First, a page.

THE EXTENT OF SOVIET CONTROL Control of DCS enables the Soviets to manipulate and misuse U.N resources to 1) Promote Soviet bloc interests in the United Nations 2) Spread Soviet propaganda 3) Influence individuals and groups within member states 4) Conduc t espionage. 2 2. Ibid p. 4 2Soviet abuses under this fourth category became so blatant that the FBI, in the wake of several espionage arrests of3Soviet U.N.

Mission and Secretariat personnel in the late 1970s, began investigating key Soviet DCS employees. The investigationls results are classified, but the FBI does acknowledge that Soviet abuses of DCS include o Manimlatins the release of U.N. documents and their formats. This provides Soviet, Soviet bloc, and client state interests with early warning of impending U.N. actions and allows these diplomats extra preparation time. Controlling format and release time maximizes propaganda value o Controllina the timina of meetinas and conferences.

Conference sites and times can be manipulated to provide cover fo r Soviet intelligence officers and other pro-Soviet spies employed by DCS. The Senate Intelligence Committee confirmed these suspicions in 1985, noting, W.N. staff assignments are used as cover for operations directed at the host country and third countri es.lI4 o Slantina conference results. Since DCS provides conference preparation services, its personnel can slant basic conference documents that skew the discussion and temper the outcome in ways that enhance Soviet propaganda aims.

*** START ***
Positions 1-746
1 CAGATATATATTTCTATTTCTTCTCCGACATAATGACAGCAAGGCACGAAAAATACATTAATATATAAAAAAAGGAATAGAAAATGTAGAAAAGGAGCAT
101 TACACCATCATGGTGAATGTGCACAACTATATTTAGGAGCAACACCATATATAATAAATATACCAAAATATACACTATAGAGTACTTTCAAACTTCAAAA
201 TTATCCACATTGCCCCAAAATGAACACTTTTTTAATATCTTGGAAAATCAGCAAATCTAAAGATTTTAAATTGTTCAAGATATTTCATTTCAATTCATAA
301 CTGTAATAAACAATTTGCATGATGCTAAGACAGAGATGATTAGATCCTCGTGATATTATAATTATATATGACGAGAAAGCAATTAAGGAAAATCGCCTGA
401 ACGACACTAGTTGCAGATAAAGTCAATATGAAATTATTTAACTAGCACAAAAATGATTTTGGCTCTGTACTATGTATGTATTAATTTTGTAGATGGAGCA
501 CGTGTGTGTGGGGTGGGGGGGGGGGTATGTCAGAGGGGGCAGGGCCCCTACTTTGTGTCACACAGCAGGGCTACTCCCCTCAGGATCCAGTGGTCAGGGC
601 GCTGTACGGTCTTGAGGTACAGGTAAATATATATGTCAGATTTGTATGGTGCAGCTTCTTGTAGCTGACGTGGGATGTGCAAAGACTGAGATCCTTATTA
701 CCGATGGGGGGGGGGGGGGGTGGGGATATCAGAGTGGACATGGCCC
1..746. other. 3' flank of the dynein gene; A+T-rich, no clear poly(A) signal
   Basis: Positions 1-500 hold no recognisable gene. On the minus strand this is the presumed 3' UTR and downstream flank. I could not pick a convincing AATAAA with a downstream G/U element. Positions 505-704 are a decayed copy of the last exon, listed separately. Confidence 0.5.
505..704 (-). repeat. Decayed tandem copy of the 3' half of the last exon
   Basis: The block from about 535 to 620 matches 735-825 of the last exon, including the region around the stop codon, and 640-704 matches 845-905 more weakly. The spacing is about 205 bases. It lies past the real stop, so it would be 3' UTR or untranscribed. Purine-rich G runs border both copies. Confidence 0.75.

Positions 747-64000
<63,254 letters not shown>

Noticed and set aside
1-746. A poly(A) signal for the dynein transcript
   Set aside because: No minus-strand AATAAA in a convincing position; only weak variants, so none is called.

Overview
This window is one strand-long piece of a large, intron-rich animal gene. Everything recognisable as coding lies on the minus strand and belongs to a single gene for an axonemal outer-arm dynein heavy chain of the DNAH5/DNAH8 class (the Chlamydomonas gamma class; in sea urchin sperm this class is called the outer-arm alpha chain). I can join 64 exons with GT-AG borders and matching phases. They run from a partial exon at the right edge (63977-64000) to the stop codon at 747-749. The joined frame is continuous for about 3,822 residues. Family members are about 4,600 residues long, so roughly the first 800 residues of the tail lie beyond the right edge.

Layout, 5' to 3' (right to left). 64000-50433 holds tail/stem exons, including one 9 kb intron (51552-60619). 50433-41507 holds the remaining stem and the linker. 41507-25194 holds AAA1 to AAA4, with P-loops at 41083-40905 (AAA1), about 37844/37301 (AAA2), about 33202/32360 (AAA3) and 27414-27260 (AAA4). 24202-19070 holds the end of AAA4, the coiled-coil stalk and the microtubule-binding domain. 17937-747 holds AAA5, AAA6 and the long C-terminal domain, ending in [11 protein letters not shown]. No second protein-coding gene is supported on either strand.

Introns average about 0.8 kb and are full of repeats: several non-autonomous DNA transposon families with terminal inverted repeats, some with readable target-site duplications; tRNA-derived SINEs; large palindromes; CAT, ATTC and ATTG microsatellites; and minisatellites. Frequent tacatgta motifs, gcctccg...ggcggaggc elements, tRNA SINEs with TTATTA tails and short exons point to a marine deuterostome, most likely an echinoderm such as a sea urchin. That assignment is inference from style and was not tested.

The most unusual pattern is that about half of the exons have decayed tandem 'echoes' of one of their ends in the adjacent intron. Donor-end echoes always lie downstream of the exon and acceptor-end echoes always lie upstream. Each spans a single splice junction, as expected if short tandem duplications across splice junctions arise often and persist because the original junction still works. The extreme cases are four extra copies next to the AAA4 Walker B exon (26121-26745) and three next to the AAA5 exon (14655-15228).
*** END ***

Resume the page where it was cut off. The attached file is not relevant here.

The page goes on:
DCS control makes the Soviets the major players in day-to-day U.N. operations and allows them to exert a heavy influence over its institutional memory. It also enables DCS to o Funnel millions of dollars worth of hard currency into the Soviet Union. Cuba, and the Peoplels Repu b lic of China for Ilcontractual translationf1 and "language training service During the 1984-1985 budget cycle, DCS sent $491,400 to Moscow and $299,500 to Beijing for language training purposes. It is estimated that during the current 1986-1987 budget, th e se numbers will swell to 528,900 and $322,300, respectively. One-fourth of this, of course is funded by U.S. taxpayers. Also, since June 1981, DCS has paid the 3. In 1977, Ivan N. Rogalsky, a Soviet alien living in Jackson Township, New Jersey, was arrest ed after receiving classified documents from the RCA satellite center at Princeton.

Yevgeniy Petrovich Karpov, an employee of the Soviet U.N. mission, was named a co-conspirator in the case. In 1978, the FBI arrested two Soviets employed by the U.N.